Those I’ve stumbled across this week are:

And last but not least: a social media experiment, The UK Christian Bookshops Daily, autogenerated courtesy of @smallrivers from twitter and facebook keyword searches for Christian Bookshop and the UKCBD blog RSS feed. The keyword search isn’t quite as smart as it might be, so don’t be surprised if some content seems out of place: let’s say we’re in beta phase. Best of all, however: the virtual paper system allows me to update the paper on the fly as I come across stories around the web — if you’d like to see your news or website featured, give me a shout here or mention @UKCBD in a tweet.


UKCBD Winter Updates

IT’S ALWAYS A CHALLENGE trying to keep the Directory up to date, but for those who may be wondering, you can now find the 10 most recent updates conveniently listed on the homepage:

Latest Updates (most recent first)
The House on the Rock, Bury Updated 3/11/2011
Storehouse: The new name for Living Oasis, Watford Updated 3/11/2011
The Hub Christian Resource Centre, Walsall Updated 1/11/2011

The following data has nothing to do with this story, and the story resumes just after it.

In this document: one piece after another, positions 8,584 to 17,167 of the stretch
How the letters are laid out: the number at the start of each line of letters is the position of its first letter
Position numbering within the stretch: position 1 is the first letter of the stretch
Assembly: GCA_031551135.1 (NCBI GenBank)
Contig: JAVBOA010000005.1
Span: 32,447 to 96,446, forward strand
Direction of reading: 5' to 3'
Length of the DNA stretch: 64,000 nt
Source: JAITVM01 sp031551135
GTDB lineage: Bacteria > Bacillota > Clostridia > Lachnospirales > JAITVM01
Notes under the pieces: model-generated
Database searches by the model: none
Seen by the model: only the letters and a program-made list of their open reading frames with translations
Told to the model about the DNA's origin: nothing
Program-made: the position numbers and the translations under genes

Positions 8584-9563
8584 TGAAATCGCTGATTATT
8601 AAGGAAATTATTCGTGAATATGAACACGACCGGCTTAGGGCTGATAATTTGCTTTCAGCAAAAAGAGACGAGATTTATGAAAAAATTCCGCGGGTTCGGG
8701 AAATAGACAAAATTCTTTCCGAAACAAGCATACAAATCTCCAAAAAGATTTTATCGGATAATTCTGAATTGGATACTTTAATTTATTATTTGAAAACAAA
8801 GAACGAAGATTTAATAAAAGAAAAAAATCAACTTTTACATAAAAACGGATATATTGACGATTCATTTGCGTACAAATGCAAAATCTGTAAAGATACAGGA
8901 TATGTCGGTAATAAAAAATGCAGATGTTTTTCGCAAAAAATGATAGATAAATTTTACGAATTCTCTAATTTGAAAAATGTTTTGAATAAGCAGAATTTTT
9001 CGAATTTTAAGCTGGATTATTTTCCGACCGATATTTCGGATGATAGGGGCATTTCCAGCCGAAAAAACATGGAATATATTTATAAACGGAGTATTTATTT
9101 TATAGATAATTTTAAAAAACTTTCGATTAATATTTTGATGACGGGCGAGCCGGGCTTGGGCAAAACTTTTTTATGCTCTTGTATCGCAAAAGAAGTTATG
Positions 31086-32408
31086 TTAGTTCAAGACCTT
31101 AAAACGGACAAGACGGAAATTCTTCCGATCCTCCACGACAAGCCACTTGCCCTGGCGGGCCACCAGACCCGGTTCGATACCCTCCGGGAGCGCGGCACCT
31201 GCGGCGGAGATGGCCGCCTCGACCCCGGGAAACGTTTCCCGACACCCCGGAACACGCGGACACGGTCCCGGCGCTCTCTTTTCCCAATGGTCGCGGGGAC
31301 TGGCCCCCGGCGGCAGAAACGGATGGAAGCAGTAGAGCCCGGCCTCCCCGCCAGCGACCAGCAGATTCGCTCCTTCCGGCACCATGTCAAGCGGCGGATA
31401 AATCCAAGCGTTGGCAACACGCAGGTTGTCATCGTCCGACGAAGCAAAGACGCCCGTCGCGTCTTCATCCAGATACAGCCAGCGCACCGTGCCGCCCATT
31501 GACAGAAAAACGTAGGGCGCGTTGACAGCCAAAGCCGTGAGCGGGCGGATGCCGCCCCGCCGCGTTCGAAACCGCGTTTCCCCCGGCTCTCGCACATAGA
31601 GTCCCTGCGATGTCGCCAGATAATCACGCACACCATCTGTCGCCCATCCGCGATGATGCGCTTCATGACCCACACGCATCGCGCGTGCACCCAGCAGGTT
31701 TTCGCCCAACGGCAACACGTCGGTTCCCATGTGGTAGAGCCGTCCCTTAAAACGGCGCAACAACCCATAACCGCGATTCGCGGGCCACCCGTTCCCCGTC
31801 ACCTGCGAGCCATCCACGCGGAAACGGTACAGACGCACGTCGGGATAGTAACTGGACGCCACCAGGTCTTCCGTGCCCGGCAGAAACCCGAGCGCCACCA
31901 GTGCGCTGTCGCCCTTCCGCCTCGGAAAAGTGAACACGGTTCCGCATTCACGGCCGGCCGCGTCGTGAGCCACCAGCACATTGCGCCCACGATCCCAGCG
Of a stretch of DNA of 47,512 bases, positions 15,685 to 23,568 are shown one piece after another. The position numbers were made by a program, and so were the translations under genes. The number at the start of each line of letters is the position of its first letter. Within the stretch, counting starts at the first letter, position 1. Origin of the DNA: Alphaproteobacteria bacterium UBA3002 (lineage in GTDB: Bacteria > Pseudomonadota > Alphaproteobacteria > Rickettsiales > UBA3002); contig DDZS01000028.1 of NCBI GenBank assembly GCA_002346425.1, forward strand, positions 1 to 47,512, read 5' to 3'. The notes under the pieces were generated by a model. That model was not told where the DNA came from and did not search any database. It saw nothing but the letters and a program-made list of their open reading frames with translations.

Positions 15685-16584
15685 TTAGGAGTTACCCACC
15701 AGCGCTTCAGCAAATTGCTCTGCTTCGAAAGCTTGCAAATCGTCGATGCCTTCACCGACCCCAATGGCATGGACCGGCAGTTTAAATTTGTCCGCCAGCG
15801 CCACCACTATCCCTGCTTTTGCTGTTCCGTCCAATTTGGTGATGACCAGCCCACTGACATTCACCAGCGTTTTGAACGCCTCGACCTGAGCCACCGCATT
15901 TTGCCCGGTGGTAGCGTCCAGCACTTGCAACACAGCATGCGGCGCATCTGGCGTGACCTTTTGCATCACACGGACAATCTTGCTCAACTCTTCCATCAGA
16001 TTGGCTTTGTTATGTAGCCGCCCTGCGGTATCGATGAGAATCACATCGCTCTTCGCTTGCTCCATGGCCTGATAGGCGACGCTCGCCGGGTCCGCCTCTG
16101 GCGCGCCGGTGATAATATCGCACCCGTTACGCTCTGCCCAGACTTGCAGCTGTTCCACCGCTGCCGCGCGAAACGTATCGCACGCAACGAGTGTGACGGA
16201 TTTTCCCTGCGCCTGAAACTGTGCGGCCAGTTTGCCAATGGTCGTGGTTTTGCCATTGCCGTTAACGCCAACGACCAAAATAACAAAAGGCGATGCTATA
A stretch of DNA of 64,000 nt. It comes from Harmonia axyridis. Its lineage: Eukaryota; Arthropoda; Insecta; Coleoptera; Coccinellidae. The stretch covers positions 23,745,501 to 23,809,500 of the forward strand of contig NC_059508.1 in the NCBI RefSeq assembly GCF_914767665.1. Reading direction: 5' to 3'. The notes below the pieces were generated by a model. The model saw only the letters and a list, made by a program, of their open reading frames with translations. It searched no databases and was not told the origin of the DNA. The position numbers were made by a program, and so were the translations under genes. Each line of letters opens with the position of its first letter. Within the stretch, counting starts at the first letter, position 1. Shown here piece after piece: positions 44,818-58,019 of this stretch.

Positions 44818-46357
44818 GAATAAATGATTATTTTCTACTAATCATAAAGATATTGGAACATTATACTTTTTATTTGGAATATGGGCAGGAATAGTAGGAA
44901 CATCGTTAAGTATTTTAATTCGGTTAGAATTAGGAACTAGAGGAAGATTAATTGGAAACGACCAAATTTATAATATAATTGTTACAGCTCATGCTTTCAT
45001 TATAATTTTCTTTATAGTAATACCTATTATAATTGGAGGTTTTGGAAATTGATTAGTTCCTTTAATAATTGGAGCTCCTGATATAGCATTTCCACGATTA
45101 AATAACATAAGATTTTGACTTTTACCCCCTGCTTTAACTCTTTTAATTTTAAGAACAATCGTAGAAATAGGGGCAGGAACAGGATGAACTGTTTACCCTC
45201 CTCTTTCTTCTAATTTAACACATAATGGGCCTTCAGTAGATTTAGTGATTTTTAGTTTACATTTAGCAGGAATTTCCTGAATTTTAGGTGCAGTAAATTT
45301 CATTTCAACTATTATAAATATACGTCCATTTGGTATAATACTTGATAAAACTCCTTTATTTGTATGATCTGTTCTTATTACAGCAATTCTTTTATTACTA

The Sycamore Tree Christian Bookshop, Nuneaton Updated 31/10/2011
CLC Bookshop, London Updated 30/10/2011
Turning Point Garments Ltd, Bathgate Updated 30/10/2011
Jubilate Christian Bookshop, Stratford-upon-Avon Updated 25/10/2011
Ashburnham Christian Trust Bookshop, Battle Updated 08/10/2011
Glorious Beginnings, Willesden Updated 29/9/2011
The Good Book Shop, Belfast Updated 7/9/2011

If your entry needs updating, please give me a shout. It can take anything from a few days to a few weeks for me to get there, depending on other commitments: please be patient and remember that UKCBD is a 100% voluntary project. In the meantime feel free to leave a comment — or invite your customers to leave feedback — on your entry’s standalone page: simply click through from the main Directory where it says, “Out of Date?” — bottom right of every entry that’s been updated in the last couple of years.

All updated entries now include a facebook ‘Like’ button: reach more people by asking your facebook friends to hit it!

Thank you.

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6 thoughts on “News Roundup: The it’s-all-been-happening-this-week Edition

  1. Thanks for spotting David Thomson’s posting and mentioning it here. He’s one of The Goodbookstall’s reviewers. If anyone wants to receive the Goodbookstall newsletter regularly, please e-mail goodbookstallnews@gmail.com to go on the mailing list. If any shop wants to be in the Goodbookstall Bookshops Directory, please contact editor@thegoodbookstall.org.uk. As TGBS and UKCBD regularly say it’s good that we work together through our websites to keep the Christian book community informed and supported.